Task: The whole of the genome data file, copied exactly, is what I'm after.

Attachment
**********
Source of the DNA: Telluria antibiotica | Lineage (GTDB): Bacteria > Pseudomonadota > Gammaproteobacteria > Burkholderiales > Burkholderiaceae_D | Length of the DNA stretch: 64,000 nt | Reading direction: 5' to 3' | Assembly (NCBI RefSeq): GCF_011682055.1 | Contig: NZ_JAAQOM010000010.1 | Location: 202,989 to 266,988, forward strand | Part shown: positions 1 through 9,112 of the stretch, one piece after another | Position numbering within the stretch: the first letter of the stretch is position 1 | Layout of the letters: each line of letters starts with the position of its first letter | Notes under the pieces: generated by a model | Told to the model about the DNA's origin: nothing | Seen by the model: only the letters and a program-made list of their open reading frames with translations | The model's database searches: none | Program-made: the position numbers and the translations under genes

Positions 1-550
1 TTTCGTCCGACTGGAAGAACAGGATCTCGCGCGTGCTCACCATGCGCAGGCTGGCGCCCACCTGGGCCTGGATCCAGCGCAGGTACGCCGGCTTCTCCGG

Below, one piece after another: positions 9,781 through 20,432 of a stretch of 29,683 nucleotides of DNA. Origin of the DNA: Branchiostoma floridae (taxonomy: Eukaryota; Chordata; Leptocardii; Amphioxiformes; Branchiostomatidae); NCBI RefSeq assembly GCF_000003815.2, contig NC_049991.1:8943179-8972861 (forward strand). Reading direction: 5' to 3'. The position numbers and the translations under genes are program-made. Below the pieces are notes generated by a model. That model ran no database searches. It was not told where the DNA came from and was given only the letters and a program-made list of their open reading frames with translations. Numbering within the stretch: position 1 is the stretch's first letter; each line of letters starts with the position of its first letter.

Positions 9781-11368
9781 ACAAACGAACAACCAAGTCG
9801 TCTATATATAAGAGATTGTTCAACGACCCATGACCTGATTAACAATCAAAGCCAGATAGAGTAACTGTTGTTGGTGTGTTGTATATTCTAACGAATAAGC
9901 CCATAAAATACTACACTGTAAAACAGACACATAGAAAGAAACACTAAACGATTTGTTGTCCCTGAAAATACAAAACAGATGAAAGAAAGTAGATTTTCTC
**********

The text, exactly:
Source of the DNA: Telluria antibiotica | Lineage (GTDB): Bacteria > Pseudomonadota > Gammaproteobacteria > Burkholderiales > Burkholderiaceae_D | Length of the DNA stretch: 64,000 nt | Reading direction: 5' to 3' | Assembly (NCBI RefSeq): GCF_011682055.1 | Contig: NZ_JAAQOM010000010.1 | Location: 202,989 to 266,988, forward strand | Part shown: positions 1 through 9,112 of the stretch, one piece after another | Position numbering within the stretch: the first letter of the stretch is position 1 | Layout of the letters: each line of letters starts with the position of its first letter | Notes under the pieces: generated by a model | Told to the model about the DNA's origin: nothing | Seen by the model: only the letters and a program-made list of their open reading frames with translations | The model's database searches: none | Program-made: the position numbers and the translations under genes

Positions 1-550
1 TTTCGTCCGACTGGAAGAACAGGATCTCGCGCGTGCTCACCATGCGCAGGCTGGCGCCCACCTGGGCCTGGATCCAGCGCAGGTACGCCGGCTTCTCCGG

Below, one piece after another: positions 9,781 through 20,432 of a stretch of 29,683 nucleotides of DNA. Origin of the DNA: Branchiostoma floridae (taxonomy: Eukaryota; Chordata; Leptocardii; Amphioxiformes; Branchiostomatidae); NCBI RefSeq assembly GCF_000003815.2, contig NC_049991.1:8943179-8972861 (forward strand). Reading direction: 5' to 3'. The position numbers and the translations under genes are program-made. Below the pieces are notes generated by a model. That model ran no database searches. It was not told where the DNA came from and was given only the letters and a program-made list of their open reading frames with translations. Numbering within the stretch: position 1 is the stretch's first letter; each line of letters starts with the position of its first letter.

Positions 9781-11368
9781 ACAAACGAACAACCAAGTCG
9801 TCTATATATAAGAGATTGTTCAACGACCCATGACCTGATTAACAATCAAAGCCAGATAGAGTAACTGTTGTTGGTGTGTTGTATATTCTAACGAATAAGC
9901 CCATAAAATACTACACTGTAAAACAGACACATAGAAAGAAACACTAAACGATTTGTTGTCCCTGAAAATACAAAACAGATGAAAGAAAGTAGATTTTCTC